This is a partnered post.
The thought of introducing your kids to the often stressful and sometimes worrying world of money is one that many parents aren’t comfortable with. But soon, children become teenagers, and teenagers grow up to start making some adult choices. Some of them with zero preparation at all. Early mistakes with money can grow to become anchors that weigh them down for years and habits that last a lifetime. We need to figure out when to have the money talk.
The fun part, for many people. The idea of spending is something we introduce our kids to early, but we don’t necessarily introduce them to the idea of spending in a way that saves money. Be a little more thrifty and frugal in your own spending and they’re likely to pick it up. When it comes time for them to look at big purchases they want to make, like a new laptop or mobile device or new clothes, help them navigate things like sales and online stores to find the best price. The sooner they learn to be picky with how they spend, the better they will get at it.
Whether it’s a credit card or an overdraft on a bank account, most young people get their first experience of credit when going to college or after they graduate. Many get into these agreements not fully understanding them and treat their lines of credit like â€œfree moneyâ€ they can dip into whenever they want. Learnvest.com has some great ways to have real discussions about credit with your kids, particularly in helping them understand that they’re going to have to pay it back. Getting the message in their head that taking out credit they can’t afford to pay back with their current income can help them avoid some pretty terrible decisions. There’s a real crisis of college students getting into overdrafts without any additional income, finding their credit score damaged for years and spending months after with serious debt to consider.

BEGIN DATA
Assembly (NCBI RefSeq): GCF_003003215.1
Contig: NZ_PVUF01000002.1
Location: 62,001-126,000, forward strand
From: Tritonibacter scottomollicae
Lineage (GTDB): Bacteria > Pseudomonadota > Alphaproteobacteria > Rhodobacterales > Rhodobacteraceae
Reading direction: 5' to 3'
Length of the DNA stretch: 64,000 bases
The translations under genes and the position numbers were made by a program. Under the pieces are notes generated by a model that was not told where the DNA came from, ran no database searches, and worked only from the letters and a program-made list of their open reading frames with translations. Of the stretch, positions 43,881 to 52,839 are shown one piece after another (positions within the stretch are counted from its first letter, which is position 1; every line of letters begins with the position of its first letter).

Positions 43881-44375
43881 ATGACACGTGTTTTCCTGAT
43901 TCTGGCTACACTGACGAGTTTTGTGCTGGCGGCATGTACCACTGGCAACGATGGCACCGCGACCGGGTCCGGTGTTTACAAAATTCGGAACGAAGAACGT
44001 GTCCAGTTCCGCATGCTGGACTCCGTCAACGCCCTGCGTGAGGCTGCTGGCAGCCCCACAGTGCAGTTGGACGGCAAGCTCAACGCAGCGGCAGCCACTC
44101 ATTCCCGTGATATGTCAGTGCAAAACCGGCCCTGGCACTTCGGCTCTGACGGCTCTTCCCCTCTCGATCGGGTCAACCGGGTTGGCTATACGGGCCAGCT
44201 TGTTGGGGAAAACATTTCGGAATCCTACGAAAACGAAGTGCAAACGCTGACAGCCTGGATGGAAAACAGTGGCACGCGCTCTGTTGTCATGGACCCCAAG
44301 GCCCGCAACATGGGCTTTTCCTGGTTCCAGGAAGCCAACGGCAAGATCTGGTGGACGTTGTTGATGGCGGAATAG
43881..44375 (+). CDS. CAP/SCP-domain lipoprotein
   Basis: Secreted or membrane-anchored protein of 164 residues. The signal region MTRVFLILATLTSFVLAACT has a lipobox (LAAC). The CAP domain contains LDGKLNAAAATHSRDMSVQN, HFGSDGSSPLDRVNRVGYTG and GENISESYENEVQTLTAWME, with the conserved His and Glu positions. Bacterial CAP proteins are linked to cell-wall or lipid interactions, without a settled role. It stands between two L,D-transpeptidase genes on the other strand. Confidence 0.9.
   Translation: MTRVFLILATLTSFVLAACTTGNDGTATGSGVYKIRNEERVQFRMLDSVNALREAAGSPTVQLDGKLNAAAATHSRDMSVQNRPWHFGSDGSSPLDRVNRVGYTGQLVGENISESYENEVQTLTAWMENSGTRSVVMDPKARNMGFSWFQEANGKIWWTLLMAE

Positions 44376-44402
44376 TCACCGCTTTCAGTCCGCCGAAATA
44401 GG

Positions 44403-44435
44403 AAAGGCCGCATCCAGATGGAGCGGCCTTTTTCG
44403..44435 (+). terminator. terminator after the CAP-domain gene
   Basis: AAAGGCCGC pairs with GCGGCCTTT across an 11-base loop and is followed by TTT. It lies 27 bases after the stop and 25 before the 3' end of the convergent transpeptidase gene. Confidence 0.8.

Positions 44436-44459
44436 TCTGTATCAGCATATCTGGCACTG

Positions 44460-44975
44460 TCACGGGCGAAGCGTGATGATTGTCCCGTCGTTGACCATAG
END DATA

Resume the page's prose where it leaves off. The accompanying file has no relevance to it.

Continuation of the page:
Which brings us nicely to the next point. Debt exists and it is likely to become a part of just about everyone’s life at some point. Helping your kids avoid it is all well and good. Teaching them debt reduction strategies, such as learning to negotiate with creditors and using sites like consolidate.loan to make it much more manageable and to get control of over terms of payment is better. You might have to play the role of Bank of Mom to help them sometimes, but it can be a safer learning environment, paying you back rather than creditors that can do long-term harm.
Introducing kids to the concept of saving early is perhaps one of the easiest lessons to teach them. Giving them pocket money towards a vacation or a big purchase will teach them the importance of setting goals and contributing to them piece by piece. But from then, it’s about helping them find the right savings goals. As soon as they’re in the big bad world of work, it makes sense for young people to start saving for retirement, for instance, or to put together an emergency fund they can use if life takes a turn that ends up costing money.
While they’re still under your roof, it’s worth noting every time your kid crosses one financial milestone or another. Getting their first job. Saving for their first trip with their friends. Opening their first bank account. If they’re unprepared for not only the rewards but the responsibility that comes with these milestones, they might unknowingly become very financially irresponsible.